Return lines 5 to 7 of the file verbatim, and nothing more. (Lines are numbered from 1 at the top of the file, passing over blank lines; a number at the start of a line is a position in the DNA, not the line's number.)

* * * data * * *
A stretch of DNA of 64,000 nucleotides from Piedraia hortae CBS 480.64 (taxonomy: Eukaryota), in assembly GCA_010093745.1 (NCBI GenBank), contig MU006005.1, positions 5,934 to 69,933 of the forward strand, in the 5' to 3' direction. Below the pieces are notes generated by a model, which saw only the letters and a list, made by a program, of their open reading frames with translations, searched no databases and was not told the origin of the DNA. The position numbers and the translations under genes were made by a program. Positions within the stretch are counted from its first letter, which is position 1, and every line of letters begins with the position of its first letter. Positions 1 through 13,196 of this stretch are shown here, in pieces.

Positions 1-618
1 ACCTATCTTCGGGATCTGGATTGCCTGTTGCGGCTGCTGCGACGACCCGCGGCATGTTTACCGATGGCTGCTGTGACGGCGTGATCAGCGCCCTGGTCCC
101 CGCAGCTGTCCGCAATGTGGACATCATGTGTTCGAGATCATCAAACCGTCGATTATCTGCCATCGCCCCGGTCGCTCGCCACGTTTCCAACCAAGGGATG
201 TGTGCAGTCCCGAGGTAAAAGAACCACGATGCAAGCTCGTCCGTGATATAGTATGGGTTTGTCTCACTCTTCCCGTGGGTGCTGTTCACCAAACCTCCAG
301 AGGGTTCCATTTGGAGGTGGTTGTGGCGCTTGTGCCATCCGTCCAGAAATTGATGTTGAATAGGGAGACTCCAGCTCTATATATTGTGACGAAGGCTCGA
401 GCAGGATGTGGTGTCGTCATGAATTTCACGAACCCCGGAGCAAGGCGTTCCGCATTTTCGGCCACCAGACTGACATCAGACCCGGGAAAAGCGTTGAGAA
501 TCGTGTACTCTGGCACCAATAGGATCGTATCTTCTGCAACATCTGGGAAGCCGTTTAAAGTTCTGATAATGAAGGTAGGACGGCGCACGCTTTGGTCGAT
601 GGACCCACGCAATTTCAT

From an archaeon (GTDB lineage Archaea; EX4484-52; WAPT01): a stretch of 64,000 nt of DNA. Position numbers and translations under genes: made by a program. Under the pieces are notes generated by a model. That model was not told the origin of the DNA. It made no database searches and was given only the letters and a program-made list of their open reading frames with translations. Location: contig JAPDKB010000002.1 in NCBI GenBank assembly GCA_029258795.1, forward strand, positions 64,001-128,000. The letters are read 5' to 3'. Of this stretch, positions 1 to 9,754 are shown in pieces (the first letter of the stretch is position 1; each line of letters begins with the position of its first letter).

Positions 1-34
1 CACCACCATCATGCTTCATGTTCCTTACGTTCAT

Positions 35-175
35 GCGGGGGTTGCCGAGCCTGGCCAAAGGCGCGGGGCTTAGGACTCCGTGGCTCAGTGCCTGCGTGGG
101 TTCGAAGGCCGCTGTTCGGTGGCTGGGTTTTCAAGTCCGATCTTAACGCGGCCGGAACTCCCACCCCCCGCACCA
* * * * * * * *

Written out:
201 TGTGCAGTCCCGAGGTAAAAGAACCACGATGCAAGCTCGTCCGTGATATAGTATGGGTTTGTCTCACTCTTCCCGTGGGTGCTGTTCACCAAACCTCCAG
301 AGGGTTCCATTTGGAGGTGGTTGTGGCGCTTGTGCCATCCGTCCAGAAATTGATGTTGAATAGGGAGACTCCAGCTCTATATATTGTGACGAAGGCTCGA
401 GCAGGATGTGGTGTCGTCATGAATTTCACGAACCCCGGAGCAAGGCGTTCCGCATTTTCGGCCACCAGACTGACATCAGACCCGGGAAAAGCGTTGAGAA